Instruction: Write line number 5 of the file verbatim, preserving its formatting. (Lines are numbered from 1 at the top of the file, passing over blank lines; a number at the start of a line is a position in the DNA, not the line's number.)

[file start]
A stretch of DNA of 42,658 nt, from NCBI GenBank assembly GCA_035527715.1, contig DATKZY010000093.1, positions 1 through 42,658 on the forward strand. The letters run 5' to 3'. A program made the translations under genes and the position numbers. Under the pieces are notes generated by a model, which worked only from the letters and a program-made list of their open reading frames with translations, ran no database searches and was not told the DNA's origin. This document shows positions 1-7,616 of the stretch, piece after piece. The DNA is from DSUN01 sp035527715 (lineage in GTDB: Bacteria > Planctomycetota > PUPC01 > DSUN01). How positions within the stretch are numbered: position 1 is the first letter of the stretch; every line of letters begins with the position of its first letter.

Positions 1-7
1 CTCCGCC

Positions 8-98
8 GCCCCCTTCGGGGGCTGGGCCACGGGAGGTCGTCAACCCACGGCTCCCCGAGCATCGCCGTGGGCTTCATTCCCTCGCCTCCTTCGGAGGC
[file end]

8 GCCCCCTTCGGGGGCTGGGCCACGGGAGGTCGTCAACCCACGGCTCCCCGAGCATCGCCGTGGGCTTCATTCCCTCGCCTCCTTCGGAGGC